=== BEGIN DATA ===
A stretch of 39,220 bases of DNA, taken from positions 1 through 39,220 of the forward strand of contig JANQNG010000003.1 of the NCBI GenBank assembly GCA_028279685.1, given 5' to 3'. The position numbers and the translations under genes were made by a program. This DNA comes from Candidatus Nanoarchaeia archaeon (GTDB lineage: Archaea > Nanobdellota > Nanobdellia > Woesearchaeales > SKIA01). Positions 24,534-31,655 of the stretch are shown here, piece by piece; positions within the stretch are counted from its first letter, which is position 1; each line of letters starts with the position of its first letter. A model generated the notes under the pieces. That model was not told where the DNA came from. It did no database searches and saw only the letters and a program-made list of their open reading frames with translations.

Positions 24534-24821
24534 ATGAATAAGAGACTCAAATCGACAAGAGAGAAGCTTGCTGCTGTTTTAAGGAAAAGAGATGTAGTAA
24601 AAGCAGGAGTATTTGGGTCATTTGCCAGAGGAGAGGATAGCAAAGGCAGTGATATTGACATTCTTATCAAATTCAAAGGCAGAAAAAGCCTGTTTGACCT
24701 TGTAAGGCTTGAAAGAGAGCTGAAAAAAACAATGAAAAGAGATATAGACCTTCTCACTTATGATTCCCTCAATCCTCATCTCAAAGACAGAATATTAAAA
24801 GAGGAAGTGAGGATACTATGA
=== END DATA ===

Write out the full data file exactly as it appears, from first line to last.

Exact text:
A stretch of 39,220 bases of DNA, taken from positions 1 through 39,220 of the forward strand of contig JANQNG010000003.1 of the NCBI GenBank assembly GCA_028279685.1, given 5' to 3'. The position numbers and the translations under genes were made by a program. This DNA comes from Candidatus Nanoarchaeia archaeon (GTDB lineage: Archaea > Nanobdellota > Nanobdellia > Woesearchaeales > SKIA01). Positions 24,534-31,655 of the stretch are shown here, piece by piece; positions within the stretch are counted from its first letter, which is position 1; each line of letters starts with the position of its first letter. A model generated the notes under the pieces. That model was not told where the DNA came from. It did no database searches and saw only the letters and a program-made list of their open reading frames with translations.

Positions 24534-24821
24534 ATGAATAAGAGACTCAAATCGACAAGAGAGAAGCTTGCTGCTGTTTTAAGGAAAAGAGATGTAGTAA
24601 AAGCAGGAGTATTTGGGTCATTTGCCAGAGGAGAGGATAGCAAAGGCAGTGATATTGACATTCTTATCAAATTCAAAGGCAGAAAAAGCCTGTTTGACCT
24701 TGTAAGGCTTGAAAGAGAGCTGAAAAAAACAATGAAAAGAGATATAGACCTTCTCACTTATGATTCCCTCAATCCTCATCTCAAAGACAGAATATTAAAA
24801 GAGGAAGTGAGGATACTATGA